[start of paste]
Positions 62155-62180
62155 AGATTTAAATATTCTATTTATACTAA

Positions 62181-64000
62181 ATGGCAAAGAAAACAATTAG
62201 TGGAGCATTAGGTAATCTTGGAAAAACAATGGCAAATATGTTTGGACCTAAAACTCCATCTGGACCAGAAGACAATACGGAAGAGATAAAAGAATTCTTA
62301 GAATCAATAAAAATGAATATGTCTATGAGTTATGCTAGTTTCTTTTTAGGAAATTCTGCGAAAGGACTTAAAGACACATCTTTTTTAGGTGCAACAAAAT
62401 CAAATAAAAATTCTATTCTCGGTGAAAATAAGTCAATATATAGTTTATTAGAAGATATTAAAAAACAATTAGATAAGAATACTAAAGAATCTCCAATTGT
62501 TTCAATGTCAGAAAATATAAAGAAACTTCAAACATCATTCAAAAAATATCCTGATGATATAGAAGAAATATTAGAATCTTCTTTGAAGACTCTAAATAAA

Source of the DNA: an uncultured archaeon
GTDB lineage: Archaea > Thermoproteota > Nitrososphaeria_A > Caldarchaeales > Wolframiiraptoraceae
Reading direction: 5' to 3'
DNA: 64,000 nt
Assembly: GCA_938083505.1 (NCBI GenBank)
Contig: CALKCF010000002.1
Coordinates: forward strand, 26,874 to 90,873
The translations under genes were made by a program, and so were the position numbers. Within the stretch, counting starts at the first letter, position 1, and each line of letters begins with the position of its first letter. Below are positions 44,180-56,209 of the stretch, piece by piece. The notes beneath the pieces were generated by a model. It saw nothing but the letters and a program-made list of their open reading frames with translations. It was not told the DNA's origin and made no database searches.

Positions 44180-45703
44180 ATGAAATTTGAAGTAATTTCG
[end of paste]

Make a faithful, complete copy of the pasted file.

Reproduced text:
Positions 62155-62180
62155 AGATTTAAATATTCTATTTATACTAA

Positions 62181-64000
62181 ATGGCAAAGAAAACAATTAG
62201 TGGAGCATTAGGTAATCTTGGAAAAACAATGGCAAATATGTTTGGACCTAAAACTCCATCTGGACCAGAAGACAATACGGAAGAGATAAAAGAATTCTTA
62301 GAATCAATAAAAATGAATATGTCTATGAGTTATGCTAGTTTCTTTTTAGGAAATTCTGCGAAAGGACTTAAAGACACATCTTTTTTAGGTGCAACAAAAT
62401 CAAATAAAAATTCTATTCTCGGTGAAAATAAGTCAATATATAGTTTATTAGAAGATATTAAAAAACAATTAGATAAGAATACTAAAGAATCTCCAATTGT
62501 TTCAATGTCAGAAAATATAAAGAAACTTCAAACATCATTCAAAAAATATCCTGATGATATAGAAGAAATATTAGAATCTTCTTTGAAGACTCTAAATAAA

Source of the DNA: an uncultured archaeon
GTDB lineage: Archaea > Thermoproteota > Nitrososphaeria_A > Caldarchaeales > Wolframiiraptoraceae
Reading direction: 5' to 3'
DNA: 64,000 nt
Assembly: GCA_938083505.1 (NCBI GenBank)
Contig: CALKCF010000002.1
Coordinates: forward strand, 26,874 to 90,873
The translations under genes were made by a program, and so were the position numbers. Within the stretch, counting starts at the first letter, position 1, and each line of letters begins with the position of its first letter. Below are positions 44,180-56,209 of the stretch, piece by piece. The notes beneath the pieces were generated by a model. It saw nothing but the letters and a program-made list of their open reading frames with translations. It was not told the DNA's origin and made no database searches.

Positions 44180-45703
44180 ATGAAATTTGAAGTAATTTCG